Maria Bruno: Or you have a very short-term goal where you shouldn’t be exposed to market declines for principal preservation.
Joel Dickson: But really, I know some advisors will sell their services or their approach as improving your investment returns or keeping you out of the market when things are rough and so forth. I’m pretty skeptical on a lot of those, and to me that’s more marketing than the real value that you would get from it.
We have a framework for thinking about what are kinds of the potential ways for advisors to add value—it’s called Vanguard Advisor’s Alpha®—it really is more focused on the things that are under the investor’s control or through the financial advisor under the investor’s control and not so much the returns from a market or a particular asset class or even asset manager at times.
Maria Bruno: Okay, all right.
Joel Dickson: All right, I think I’m—No, you’re picking, that’s right.
Maria Bruno: Yes.
Joel Dickson: I’m sorry.
Maria Bruno: Grabby today, aren’t you, Joel? Okay, let’s see. Oh, here’s an interesting one. So Tom from New York asks, “Joel … ?” And this one’s to you, actually.
Joel Dickson: This one’s to me, oh, great.
Maria Bruno: So, “Joel, if you were not an economist, what would you be?”
Joel Dickson: Oh, if I were not an economist—although no one, I think, thinks I’m an economist anymore. Well, the quick answer is, I don’t know what I would be. I do think, though, about when I retire, because I’m now within, say, fifteen-ish years of retirement, more or less depending on the particular day. I think about, what would I like to do in retirement? And I’ve told you this before, I think kind of my dream retirement opportunity would be to be the official statistician for a minor league baseball team in a small- to mid-size midwestern city that has access to a lake as well as being able to go to the ballpark every day in the summer. So I guess that’s the way I would answer that question about what I might do in terms of retirement dream job.
Maria Bruno: You’ve never thought about if you didn’t do this what you would be doing?
Joel Dickson: Nah.
Maria Bruno: That’s not normal, Joel.
Joel Dickson: I really haven’t. What about you?
Maria Bruno: Me? Oh! I think I would be doing something nonfinancial-related at all, probably—
Joel Dickson: Gardening?
Maria Bruno: Flipping houses.
Joel Dickson: Flipping houses?
Maria Bruno: Rehabbing houses.
Joel Dickson: Interesting.
Maria Bruno: With a contractor and a whole team there, of course.
Joel Dickson: Oh, of course, of course. All right, moving on.
Millie from Vermont says, “I graduated from college 2 years ago and joined the working world. I constantly hear about the need to start saving early for retirement, but how should I think about it when I also have student loans and plenty of other goals that I want to meet much sooner than 40-or-so years from now?”
Maria Bruno: Go back to school? Just go back, go back. No, we get this question a lot. You know, we kind of went through it when we were young in terms of how do you allocate resources? And here the message is—really, it’s not all or nothing. It’s really balancing how do you allocate resources across.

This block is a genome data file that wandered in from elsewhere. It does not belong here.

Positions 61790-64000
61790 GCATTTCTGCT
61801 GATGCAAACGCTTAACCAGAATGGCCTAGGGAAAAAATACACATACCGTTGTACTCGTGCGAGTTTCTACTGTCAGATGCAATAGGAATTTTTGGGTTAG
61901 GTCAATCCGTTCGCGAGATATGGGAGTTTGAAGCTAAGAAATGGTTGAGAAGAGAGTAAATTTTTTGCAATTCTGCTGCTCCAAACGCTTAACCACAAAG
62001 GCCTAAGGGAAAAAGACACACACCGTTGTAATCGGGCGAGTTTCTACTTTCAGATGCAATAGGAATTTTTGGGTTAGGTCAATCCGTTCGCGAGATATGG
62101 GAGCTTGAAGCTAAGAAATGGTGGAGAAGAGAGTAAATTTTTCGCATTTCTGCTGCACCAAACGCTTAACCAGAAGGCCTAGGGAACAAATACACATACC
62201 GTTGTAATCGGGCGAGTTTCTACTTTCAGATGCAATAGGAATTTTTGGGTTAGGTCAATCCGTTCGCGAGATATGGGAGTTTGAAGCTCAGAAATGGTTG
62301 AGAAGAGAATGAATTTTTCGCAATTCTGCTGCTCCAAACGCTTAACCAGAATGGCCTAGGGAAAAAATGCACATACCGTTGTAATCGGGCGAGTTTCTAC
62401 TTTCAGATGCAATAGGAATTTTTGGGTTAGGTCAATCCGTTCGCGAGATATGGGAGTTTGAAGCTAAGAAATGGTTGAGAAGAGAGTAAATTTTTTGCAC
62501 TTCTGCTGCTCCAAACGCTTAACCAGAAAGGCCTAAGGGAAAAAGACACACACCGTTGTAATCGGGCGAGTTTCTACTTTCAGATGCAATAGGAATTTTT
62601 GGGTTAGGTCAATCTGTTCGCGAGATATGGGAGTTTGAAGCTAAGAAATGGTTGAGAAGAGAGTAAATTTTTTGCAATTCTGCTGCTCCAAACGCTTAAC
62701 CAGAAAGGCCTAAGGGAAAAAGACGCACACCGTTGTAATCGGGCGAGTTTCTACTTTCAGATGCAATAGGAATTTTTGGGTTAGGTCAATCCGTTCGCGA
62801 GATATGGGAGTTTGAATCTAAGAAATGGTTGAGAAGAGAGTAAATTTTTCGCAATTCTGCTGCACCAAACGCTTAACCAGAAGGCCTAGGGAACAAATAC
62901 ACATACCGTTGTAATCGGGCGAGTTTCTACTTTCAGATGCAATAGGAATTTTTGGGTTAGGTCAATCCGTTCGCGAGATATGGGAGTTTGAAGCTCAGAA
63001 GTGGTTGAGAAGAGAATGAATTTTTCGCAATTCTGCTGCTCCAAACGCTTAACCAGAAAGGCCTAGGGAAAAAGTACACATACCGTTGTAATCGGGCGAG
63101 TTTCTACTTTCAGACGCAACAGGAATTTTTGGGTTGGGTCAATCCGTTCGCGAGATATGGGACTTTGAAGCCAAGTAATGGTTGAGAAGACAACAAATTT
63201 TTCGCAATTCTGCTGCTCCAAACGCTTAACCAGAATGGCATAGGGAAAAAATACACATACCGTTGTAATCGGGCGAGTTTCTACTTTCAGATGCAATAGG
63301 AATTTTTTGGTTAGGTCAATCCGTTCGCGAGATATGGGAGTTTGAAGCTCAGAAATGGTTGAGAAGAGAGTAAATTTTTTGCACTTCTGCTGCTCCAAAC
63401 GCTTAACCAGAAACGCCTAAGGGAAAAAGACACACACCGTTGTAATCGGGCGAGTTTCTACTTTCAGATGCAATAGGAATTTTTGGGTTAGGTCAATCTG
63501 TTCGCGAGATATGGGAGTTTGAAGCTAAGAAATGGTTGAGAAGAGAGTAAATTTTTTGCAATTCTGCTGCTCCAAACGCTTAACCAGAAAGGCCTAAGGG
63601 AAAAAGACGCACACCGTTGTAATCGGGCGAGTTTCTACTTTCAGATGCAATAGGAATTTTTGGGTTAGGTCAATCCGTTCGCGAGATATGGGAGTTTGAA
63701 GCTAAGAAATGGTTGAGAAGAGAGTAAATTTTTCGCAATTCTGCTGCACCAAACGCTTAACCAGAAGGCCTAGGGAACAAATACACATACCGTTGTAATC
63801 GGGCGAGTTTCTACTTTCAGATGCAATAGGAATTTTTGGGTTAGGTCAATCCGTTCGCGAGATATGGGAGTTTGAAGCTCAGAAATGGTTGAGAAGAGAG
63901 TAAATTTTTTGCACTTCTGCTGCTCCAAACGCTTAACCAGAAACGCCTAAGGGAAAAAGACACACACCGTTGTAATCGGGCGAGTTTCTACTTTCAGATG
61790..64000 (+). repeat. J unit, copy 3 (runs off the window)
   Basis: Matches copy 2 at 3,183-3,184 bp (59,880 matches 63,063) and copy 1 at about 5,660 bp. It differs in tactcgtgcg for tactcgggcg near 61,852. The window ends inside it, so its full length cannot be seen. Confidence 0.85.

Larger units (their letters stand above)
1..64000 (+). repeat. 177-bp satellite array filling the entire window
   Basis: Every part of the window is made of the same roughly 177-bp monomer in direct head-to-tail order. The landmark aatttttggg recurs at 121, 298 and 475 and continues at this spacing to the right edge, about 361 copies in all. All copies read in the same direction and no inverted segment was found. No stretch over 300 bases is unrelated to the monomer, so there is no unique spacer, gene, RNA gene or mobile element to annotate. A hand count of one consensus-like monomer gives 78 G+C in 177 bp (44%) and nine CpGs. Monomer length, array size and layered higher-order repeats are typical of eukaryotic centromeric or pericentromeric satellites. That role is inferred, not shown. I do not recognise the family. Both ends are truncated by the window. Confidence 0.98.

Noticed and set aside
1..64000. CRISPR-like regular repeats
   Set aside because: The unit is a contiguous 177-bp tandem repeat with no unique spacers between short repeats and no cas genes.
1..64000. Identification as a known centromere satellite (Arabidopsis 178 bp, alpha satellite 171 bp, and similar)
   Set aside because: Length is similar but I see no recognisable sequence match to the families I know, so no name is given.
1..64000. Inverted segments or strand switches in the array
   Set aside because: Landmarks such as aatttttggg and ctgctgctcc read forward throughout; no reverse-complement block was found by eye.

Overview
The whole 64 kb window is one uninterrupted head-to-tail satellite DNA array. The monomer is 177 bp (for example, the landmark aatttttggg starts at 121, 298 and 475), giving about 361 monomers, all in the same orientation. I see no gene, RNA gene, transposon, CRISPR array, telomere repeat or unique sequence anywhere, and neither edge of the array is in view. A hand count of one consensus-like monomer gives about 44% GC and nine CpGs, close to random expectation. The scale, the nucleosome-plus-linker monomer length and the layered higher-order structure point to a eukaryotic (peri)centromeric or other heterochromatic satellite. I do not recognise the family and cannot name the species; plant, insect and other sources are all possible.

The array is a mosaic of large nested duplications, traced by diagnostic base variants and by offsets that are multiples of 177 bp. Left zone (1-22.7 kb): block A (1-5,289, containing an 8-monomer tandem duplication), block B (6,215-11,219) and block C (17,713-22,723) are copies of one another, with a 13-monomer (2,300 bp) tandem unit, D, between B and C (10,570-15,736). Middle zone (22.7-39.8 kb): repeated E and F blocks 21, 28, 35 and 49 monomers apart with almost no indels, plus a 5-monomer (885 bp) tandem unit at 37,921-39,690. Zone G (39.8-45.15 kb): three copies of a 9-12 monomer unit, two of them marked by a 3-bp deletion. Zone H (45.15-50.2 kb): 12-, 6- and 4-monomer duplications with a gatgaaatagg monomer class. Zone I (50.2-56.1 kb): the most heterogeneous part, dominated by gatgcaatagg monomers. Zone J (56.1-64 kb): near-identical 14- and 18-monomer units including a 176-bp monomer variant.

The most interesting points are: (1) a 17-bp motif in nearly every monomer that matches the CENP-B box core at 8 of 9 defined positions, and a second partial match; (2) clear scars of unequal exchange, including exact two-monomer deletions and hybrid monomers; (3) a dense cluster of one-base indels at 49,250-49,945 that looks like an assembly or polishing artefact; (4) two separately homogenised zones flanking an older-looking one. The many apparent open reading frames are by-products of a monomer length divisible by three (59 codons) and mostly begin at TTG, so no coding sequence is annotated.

So most individuals in that situation, they’re trying to invest. We mentioned this earlier. You tell them they need to invest 12% to 15%, that’s not economically feasible. So the message there is to manage to do both, right? So start small, stretch yourself, go on an automated investing program through payroll deduction, for instance, or some type of automatic investment program. But then, also balance paying down that student debt. The other thing to think about, and we’ve talked about this in the past, is how do you think about an emergency savings bucket? Right, a liquidity fund? You need that as well. Any investor needs a rainy day fund. And how you think about that is, it doesn’t necessarily have to be all in cash. You can think about other things like a Roth IRA, where contributions are accessible, so there you’re saving for retirement, but there’s a level of liquidity there with that type of account should you need that.
Joel Dickson: Yeah, I think about this, too, as constantly needing to remind folks that paying down debt is saving.
Maria Bruno: Yes, yes. You’ve mentioned that a lot, and I totally agree with that.
Joel Dickson: And so there are opportunities for an investment portfolio, saving through an investment portfolio. There are opportunities in paying down debt that’s the foregone interest rate that otherwise would accumulate and how you think about that can often be put on a similar plane, which is, Where do I get the potential best-expected return for that incremental savings dollar?
All right, next?
Maria Bruno: Oh, that’s me.
Joel Dickson: That is you.
Maria Bruno: Okay, I was waiting for you to go in again. Let’s see, Steve from New York asks, “How often do you suggest rebalancing?”
Joel Dickson: There are a lot of folks out there that’ll give all sorts of answers about these different rebalancing choices. I actually think it can be summed up somewhat similar to one’s love life, which is, It’s better to have rebalanced and not come out ahead than not to have rebalanced at all. And, in fact, that’s in many ways—I know, you’re looking at me like, What, you’ve got 2 heads?”
Maria Bruno: You really stretched that one.
Joel Dickson: Did I stretch that one? Oh, well. And, as a matter of fact, Vanguard has just written a research piece on smart rebalancing.
Maria Bruno: And that’s accessible on vanguard.com, yes.
Joel Dickson: That is correct, where basically the message is: It doesn’t really matter how you rebalance, just do it.